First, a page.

The recent reissuing of several of Stig Dagerman’s novels by University of Minnesota Press has rekindled interest in his works, which have until now been little-known outside Sweden. Just twenty-four when he wrote A Burnt Child (here newly translated by Benjamin Mier-Cruz) in the summer of 1948, Dagerman was regarded at that time as one of Sweden’s most talented “Fyrtiotalisterna,” a handful of men of letters whose writings evoked the ennui that followed the Second World War. He produced plays, poetry, short stories, journalism, and novels before depression eventually deprived him of the will to write; he ended his own life not long after his thirty-first birthday. A Burnt Child, his penultimate novel, is a haunting expression of the angst many European intellectuals felt during this period.

Twenty-year-old philosophy student Bengt Lundin (whose name plays on the original Swedish title, Bränt barn) is confronted with his mother’s death and his father’s looming marriage to his mistress. Bengt struggles with anger toward his father and conflicting emotions toward his volatile late mother and unstable fiancée.

Bengt’s deceptive and arrogant character is developed by chapters narrating events alternating with letters written by Bengt to himself and to other characters. These letters show his youthful vanity and sophomoric thinking: “I think that the more theoretical knowledge you obtain, the more multifarious and kaleidoscopic your view becomes of the reality that lurks behind concepts.” Multifarious and kaleidoscopic, no; fractured and scattered, yes. When contrasted with the actual events described in the narrative, Bengt’s “analysis” of what he and the people around him do appears merely as a specious rationalization for his own moral failings; he possesses much theoretical knowledge, but no understanding of human nature. His reliance on his naïve intellect leads him directly, and half-knowingly, into committing the very act he claims to despise his father for.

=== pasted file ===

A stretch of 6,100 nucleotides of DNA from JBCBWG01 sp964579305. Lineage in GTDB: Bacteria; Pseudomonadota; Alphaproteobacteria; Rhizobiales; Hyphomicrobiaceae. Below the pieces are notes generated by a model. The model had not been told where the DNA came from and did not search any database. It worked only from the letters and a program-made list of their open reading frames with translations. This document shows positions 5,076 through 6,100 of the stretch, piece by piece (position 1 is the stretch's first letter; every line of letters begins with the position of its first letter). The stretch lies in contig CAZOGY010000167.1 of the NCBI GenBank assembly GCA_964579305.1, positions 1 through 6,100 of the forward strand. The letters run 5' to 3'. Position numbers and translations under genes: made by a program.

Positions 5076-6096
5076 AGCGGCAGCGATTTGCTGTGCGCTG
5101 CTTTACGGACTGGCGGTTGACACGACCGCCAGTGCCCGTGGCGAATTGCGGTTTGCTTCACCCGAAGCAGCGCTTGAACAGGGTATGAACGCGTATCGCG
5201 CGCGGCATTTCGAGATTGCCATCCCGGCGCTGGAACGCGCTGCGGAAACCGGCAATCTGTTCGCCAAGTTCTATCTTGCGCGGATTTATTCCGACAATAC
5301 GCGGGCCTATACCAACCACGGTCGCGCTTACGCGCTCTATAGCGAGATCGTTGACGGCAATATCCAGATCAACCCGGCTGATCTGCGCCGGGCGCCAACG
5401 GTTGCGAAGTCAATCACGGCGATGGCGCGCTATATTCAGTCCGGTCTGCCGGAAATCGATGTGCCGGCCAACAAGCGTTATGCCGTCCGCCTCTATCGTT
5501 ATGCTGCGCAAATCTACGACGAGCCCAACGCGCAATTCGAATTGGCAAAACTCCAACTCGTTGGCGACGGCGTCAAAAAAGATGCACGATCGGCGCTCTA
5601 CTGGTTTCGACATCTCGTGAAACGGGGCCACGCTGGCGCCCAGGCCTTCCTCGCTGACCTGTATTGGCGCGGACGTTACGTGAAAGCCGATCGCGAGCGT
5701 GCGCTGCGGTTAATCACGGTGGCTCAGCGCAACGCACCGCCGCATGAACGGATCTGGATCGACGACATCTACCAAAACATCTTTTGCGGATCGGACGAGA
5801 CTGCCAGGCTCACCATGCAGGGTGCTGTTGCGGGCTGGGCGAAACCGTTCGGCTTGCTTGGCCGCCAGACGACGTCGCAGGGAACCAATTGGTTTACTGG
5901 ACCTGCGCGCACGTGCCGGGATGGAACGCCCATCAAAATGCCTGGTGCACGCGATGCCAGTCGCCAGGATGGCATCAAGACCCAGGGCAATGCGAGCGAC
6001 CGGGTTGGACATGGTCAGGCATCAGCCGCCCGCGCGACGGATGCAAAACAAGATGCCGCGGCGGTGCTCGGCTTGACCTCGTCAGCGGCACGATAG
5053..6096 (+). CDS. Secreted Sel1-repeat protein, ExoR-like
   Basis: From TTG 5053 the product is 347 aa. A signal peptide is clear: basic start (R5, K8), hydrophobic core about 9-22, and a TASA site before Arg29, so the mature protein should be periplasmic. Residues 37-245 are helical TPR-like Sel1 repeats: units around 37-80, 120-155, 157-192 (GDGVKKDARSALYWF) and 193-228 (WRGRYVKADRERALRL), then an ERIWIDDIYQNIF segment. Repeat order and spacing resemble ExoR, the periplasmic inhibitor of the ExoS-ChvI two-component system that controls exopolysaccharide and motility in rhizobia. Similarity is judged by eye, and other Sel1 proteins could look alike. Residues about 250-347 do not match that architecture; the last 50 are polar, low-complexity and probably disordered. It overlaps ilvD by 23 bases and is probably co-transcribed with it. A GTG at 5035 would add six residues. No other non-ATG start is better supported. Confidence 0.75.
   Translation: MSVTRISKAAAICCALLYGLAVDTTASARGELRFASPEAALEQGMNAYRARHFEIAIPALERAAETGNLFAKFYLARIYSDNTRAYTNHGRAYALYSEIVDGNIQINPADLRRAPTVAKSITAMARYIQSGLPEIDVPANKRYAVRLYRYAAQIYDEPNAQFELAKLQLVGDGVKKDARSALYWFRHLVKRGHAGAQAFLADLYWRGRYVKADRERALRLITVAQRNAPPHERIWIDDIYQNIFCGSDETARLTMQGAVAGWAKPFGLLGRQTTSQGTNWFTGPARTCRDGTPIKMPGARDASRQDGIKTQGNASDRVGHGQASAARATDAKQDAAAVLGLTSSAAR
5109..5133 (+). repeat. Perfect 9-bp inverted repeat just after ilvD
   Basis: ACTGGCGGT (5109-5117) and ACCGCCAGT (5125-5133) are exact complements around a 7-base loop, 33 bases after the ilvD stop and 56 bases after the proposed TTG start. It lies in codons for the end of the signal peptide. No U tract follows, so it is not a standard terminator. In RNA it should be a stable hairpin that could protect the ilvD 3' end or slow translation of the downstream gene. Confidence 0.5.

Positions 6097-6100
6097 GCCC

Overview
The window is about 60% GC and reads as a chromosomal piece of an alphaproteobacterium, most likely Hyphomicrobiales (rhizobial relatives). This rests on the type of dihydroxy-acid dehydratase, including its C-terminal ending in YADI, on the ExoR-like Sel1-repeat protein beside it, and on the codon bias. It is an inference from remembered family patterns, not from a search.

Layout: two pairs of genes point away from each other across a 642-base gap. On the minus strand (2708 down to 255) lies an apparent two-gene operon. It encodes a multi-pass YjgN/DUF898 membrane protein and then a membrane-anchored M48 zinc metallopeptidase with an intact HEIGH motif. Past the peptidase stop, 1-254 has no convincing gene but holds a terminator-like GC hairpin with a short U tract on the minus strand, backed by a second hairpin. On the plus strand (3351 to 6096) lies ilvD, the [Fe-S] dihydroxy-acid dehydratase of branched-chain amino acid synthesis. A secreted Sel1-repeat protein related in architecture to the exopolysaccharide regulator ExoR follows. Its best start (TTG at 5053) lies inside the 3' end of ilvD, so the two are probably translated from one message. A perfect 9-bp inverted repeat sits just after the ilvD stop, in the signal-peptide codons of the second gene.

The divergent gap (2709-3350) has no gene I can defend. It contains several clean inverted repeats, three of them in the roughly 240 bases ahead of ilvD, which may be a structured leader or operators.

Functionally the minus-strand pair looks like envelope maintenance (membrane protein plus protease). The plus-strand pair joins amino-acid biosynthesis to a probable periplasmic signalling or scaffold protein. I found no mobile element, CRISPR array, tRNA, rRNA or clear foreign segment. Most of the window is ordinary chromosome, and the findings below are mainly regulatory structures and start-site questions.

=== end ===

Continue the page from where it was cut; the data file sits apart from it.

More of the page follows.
Compounded with (and partly a cause of) Bengt’s deceptiveness and intellectual immaturity is his oedipal relationship with Gun, his father’s mistress/fiancée and later wife. Gun possesses all the qualities Bengt’s mother did not: beauty, youthfulness (if not youth), sensuality. Indeed, she wears the red dress and high heels his mother refused to wear because she believed herself too old to wear such things. “Her name is Gun Berg. That name is much too young for such an old woman,” he observes (his mother’s name was Alma).

While scornful of his father’s betrayal of his mother, and his mother’s betrayal of Bengt through her own affair, he betrays his own father and fiancée with Gun. After he realizes that he cannot make Gun love him exclusively, he succumbs to jealousy and attempts suicide. He eventually reconciles himself (to some degree) with reality, although he does not abandon his increasingly oedipal love for Gun. By the end of the novel, he calls her Mama as they hold each other in a lovers’ embrace.

Dagerman’s style (in the narrative chapters) is best described by Graham Greene: “Instead of emotive phrases, he uses a choice of facts, like bricks, to construct an emotion.” Like a film, Dagerman’s prose illustrates a scene in a way that evokes a mood. (Indeed, film plays a role in the novel: Gun works in a cinema, and it is here that Bengt first meets her.) Here are Bengt and his father at a restaurant after his mother’s funeral, just after Bengt realizes his father had committed adultery: